So... anyone want to show me a macro to paste into the EPDM tasks to automate this thing?
Hi Sebastien I completely agree with Tim's reply. This is not a limitation in EPDM, but rather a matter of enforcing training/discipline on the users.
A method I have found effective when implementing EPDM at organisation is reinforcing the idea of ownership, ie that if you check a file(s) out, then YOU are the owner of the files and are restricting access to anyone else until you check them back in. Having a PDM system is not meant be a automatic solution to all your problems, rather it enforces a structured approach to your day to day work. You want to work on a file? Check it out. You want others to see your changes? Check it back in.
I understand it can be hard if people are sick or away and forget to check files back in. There are overrides available to the Admin user to either Undo checkout on files, or check them back in, but these really should only be used as a last resort.
Hope this helps.
My problem is that the users do not check-in files in the vault. Sick, forget vacancy ... . It is imperative for us to find an automatic check in solution. We do not use the review system .I thought about that ( 3 solutions) :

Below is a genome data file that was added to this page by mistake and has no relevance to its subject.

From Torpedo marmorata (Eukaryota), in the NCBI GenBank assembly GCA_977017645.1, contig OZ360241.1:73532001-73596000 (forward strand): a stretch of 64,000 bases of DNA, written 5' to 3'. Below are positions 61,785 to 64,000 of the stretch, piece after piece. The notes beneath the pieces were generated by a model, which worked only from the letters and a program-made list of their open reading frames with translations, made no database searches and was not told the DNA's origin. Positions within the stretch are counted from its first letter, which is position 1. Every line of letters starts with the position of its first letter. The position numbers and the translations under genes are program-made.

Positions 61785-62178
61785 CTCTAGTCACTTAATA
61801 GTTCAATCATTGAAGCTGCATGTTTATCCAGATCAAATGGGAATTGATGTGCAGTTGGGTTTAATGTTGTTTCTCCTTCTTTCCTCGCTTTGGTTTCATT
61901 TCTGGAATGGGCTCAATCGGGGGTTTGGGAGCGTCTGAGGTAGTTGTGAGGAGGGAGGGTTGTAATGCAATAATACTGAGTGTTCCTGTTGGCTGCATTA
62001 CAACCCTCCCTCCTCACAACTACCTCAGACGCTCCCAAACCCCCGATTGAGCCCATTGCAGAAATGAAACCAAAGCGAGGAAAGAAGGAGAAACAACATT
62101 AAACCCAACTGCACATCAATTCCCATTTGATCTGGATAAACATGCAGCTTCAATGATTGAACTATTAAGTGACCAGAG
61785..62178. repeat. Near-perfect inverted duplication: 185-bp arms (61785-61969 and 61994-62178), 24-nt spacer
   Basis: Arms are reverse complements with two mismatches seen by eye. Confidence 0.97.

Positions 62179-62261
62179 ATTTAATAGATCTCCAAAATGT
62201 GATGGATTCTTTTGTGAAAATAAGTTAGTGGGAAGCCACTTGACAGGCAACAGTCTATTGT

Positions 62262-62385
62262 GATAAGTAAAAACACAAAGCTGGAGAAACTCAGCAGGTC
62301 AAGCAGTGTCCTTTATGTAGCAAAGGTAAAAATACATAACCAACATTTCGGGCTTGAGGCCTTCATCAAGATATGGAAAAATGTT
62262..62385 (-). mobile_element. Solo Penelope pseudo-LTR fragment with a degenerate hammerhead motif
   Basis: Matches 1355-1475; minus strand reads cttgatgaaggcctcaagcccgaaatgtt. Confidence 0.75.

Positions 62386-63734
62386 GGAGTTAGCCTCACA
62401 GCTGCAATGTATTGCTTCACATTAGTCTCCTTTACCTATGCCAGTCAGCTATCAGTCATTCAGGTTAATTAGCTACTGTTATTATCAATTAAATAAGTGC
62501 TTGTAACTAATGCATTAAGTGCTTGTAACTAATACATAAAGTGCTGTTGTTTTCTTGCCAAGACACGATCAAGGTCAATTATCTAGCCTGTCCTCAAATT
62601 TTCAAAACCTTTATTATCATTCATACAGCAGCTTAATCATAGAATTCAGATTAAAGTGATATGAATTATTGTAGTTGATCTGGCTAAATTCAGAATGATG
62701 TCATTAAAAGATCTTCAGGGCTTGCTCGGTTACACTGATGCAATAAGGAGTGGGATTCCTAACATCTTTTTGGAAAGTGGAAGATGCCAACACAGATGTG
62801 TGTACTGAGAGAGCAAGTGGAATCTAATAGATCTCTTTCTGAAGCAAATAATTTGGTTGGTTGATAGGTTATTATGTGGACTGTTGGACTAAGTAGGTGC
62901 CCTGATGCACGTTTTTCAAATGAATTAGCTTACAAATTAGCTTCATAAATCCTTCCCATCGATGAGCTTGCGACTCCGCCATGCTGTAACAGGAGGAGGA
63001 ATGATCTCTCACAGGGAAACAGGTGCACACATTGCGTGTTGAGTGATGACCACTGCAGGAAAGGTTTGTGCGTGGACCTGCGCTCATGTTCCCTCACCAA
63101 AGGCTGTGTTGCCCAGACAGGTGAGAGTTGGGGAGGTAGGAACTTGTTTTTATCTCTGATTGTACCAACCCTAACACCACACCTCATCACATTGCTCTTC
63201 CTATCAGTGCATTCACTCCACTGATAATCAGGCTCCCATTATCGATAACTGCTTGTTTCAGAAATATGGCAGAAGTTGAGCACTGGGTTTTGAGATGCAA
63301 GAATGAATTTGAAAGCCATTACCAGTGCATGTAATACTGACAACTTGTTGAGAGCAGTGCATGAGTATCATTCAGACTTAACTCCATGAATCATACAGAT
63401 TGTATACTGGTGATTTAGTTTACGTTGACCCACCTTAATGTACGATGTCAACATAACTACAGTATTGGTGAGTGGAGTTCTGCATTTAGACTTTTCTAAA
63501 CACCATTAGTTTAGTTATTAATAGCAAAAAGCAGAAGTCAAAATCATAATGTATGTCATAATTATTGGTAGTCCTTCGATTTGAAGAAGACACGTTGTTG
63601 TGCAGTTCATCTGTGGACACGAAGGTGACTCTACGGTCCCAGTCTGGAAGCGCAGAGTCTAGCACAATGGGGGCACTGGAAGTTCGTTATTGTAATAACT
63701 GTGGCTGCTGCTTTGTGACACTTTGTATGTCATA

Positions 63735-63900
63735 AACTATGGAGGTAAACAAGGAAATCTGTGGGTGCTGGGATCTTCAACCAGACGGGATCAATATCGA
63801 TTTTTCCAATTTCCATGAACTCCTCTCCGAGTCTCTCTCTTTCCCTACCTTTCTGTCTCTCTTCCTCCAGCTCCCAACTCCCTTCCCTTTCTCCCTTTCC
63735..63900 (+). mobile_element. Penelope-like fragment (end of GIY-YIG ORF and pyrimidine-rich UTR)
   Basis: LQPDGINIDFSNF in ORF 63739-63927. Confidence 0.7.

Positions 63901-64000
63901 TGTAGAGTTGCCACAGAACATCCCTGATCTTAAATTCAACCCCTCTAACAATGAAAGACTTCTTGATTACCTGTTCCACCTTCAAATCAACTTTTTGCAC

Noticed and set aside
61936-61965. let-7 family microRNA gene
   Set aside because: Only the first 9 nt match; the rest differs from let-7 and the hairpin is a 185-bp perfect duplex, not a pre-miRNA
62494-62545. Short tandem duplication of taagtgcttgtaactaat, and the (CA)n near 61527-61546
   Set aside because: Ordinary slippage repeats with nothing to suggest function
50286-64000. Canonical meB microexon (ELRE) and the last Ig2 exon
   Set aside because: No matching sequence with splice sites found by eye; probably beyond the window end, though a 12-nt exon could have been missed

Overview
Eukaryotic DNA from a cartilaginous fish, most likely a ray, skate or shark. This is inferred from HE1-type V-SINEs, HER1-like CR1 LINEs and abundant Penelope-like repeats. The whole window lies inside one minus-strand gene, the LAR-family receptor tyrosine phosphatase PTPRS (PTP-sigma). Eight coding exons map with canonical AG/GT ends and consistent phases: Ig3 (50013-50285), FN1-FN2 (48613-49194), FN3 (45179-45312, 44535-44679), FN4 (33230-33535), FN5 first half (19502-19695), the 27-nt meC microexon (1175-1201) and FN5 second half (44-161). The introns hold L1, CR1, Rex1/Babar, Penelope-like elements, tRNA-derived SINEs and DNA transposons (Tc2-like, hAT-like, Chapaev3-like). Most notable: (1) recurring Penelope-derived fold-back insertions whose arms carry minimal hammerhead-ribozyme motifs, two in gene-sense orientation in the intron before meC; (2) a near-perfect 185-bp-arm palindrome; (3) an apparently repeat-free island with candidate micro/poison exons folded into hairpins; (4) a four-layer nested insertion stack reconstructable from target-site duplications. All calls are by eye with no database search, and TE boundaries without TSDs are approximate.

1) The best would be that the file check in when we closing it in Solidworks.
This is how it's done in SolidEdge. Mind you, SolidEdge used SharePoint to manage all documents via the Insight server setup. It also allows you to store all sorts of other file types which are accessed by non-SolidEdge users. A person opens or closes a document it's checked-out and checked-in respectively. The system works really good and in the 4 years I've used it before going to my new company have not had any issues. Occasionally a crash would happen in SolidEdge, Excel, Word, whatever and the document would not get checked back in, in which case it could be Force Checked-in.
Sorry, but I think it's a limitation of SolidWorks vault.
I know this thread is a bit old but i know for the most part it is possible to do given that you want to force a check-in of the Solidworks files when the user closes the files. You will have to create a Solidworks Add-in.
You probably want to access the DestroyNotifyEventHandler and add the code so that when this event(Closing the document) is fired. Have it access PDM to see if the user has it checked out and if they do check the file in programmatically.
You will have to use ForceReleaseLocks for Parts and assembles and CloseAndReopen for drawings. CloseAndReopen does have a bug thou so programmatically checking in drawing i dont think is possible at the moment and has SPR 967430 assigned to it as explained in SOLIDWORKS Crash Using CloseAndReopen in Conjunction with EPDM. I am currently doing something very similar to this in an add-in I have created.